Although there are occasional earlier examples of meta-analysis being used by medical researchers (Park et al.1928; Daniels and Hill 1952), it was not until the 1970s that they began to appear in any numbers (Stjernswärd 1974; Chalmers et al. 1977; Cochran et al. 1977; Chalmers 1979; Click here to list examples). Particularly influential was the first randomized trial conducted by Peter Elwood, Archie Cochrane and their colleagues to assess whether aspirin reduced recurrences of heart attack (Elwood et al. 1974). The results were suggestive of a beneficial effect, but not statistically convincing, so, as additional trials were reported, Elwood and Cochrane assembled and synthesized their results using meta-analysis (Elwood 2004). This left little doubt that aspirin could reduce the risk of recurrence, and the results were published in 1980 in an anonymous Lancet editorial (Editorial 1980). The editorial had actually been written by the British medical statistician Richard Peto. Based on earlier work (Peto et al. 1976; 1977), Peto and his colleagues went on to provide a detailed example (using randomized trials of beta-blockade following heart attack) to encourage clinicians to review randomized trials systematically, and to combine estimates of the effects of treatments considered to be the same, based on informed clinical judgment (Yusuf et al. 1985). When treatment effects varied among studies, Peto argued for testing and estimating the (fixed) weighted average of the varying treatment effects (Peto 1987). He and his colleagues therefore rejected the Airy/Cochran tradition of considering the variation of treatment effect as being like a random variable. The latter approach was promoted to medical researchers by DerSimonian and Laird (1986), who also provided simple approximate formulas for Cochran’s formal random effects model.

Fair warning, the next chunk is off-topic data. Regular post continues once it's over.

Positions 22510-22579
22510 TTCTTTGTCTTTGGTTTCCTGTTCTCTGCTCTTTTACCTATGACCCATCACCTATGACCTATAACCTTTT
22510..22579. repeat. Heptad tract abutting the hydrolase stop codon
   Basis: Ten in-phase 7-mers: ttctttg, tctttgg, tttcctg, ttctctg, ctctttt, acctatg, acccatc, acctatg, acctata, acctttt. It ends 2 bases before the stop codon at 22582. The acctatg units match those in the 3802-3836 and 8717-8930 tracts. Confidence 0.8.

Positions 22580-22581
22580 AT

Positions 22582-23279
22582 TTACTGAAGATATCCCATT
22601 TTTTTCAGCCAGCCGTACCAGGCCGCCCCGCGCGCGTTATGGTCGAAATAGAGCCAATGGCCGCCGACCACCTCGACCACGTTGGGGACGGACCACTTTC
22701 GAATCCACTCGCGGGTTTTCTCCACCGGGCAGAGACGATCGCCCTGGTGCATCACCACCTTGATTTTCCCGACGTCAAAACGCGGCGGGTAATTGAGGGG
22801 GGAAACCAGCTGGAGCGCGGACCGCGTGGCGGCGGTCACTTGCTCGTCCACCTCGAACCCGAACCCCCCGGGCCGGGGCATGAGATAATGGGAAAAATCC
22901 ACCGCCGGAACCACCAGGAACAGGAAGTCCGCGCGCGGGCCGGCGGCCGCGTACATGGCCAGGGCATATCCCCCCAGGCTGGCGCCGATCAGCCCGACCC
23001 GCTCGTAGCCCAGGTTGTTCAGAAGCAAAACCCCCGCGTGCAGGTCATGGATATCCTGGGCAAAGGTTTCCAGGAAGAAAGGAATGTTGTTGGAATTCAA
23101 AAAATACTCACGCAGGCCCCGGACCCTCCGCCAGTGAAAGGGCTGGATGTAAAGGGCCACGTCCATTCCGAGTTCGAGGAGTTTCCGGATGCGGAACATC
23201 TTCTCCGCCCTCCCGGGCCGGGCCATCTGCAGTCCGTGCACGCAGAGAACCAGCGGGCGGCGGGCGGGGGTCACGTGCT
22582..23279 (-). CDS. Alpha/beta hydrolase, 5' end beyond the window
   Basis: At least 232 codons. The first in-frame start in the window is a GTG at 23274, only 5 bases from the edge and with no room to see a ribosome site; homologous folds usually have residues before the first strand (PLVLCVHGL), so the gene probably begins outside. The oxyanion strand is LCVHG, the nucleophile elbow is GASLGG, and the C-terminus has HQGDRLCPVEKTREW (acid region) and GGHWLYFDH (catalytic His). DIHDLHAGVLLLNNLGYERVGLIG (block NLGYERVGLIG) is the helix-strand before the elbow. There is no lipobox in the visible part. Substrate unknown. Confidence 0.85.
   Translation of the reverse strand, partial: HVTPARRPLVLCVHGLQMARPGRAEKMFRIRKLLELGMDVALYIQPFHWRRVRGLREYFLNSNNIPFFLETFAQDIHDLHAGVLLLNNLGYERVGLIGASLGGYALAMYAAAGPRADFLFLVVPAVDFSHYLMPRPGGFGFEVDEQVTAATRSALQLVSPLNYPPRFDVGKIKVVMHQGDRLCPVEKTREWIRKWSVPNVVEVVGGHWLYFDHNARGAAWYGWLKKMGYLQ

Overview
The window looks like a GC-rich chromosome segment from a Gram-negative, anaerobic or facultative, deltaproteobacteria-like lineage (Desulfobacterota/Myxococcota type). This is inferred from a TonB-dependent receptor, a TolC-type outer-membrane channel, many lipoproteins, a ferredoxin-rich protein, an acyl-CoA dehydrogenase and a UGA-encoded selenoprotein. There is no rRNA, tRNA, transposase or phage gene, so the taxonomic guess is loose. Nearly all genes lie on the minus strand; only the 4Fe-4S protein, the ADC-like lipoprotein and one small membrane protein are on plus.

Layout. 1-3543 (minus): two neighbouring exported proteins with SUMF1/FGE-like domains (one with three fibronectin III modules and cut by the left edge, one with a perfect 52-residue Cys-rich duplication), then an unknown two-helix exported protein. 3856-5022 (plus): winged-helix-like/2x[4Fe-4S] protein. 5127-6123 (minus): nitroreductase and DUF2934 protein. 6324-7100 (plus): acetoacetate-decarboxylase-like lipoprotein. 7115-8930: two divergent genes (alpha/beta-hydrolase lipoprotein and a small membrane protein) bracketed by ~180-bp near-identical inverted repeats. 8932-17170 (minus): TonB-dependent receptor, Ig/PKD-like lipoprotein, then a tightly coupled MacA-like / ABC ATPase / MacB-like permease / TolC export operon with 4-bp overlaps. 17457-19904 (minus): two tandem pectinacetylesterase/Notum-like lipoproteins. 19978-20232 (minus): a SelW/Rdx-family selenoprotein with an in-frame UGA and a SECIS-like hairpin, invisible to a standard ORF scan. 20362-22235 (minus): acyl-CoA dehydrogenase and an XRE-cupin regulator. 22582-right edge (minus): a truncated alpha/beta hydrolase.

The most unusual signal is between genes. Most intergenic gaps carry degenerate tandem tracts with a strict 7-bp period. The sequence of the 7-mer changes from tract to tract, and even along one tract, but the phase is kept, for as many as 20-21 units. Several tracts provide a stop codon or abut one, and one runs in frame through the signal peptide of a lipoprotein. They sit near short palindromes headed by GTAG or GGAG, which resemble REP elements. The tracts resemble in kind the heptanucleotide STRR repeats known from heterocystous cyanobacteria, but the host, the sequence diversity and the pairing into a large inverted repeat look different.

As had happened in the social sciences a few years earlier, these developments in clinical research led to expository papers (L’Abbé et al. 1987; Sacks et al. 1987; Jenicek 1989; O’Rourke and Detsky 1989), special journal issues (Statistics in Medicine 1987;6) and books (Jenicek 1987; Pettiti 1994; Chalmers and Altman 1995) directed at clinical researchers and clinicians. These publications tended to emphasize the importance of assessing the quality of the studies being considered for meta-analysis to a greater extent than the early work in social sciences had done (see, for example, Jenicek 1987). They also emphasized the importance of the overall scientific process (or epidemiology) involved (Jenicek 1989; O’Rourke and Detsky 1989; Clarke in preparation). Some of the more challenging statistical aspects of modelling this process were outlined for clinical researchers by (Eddy 1989).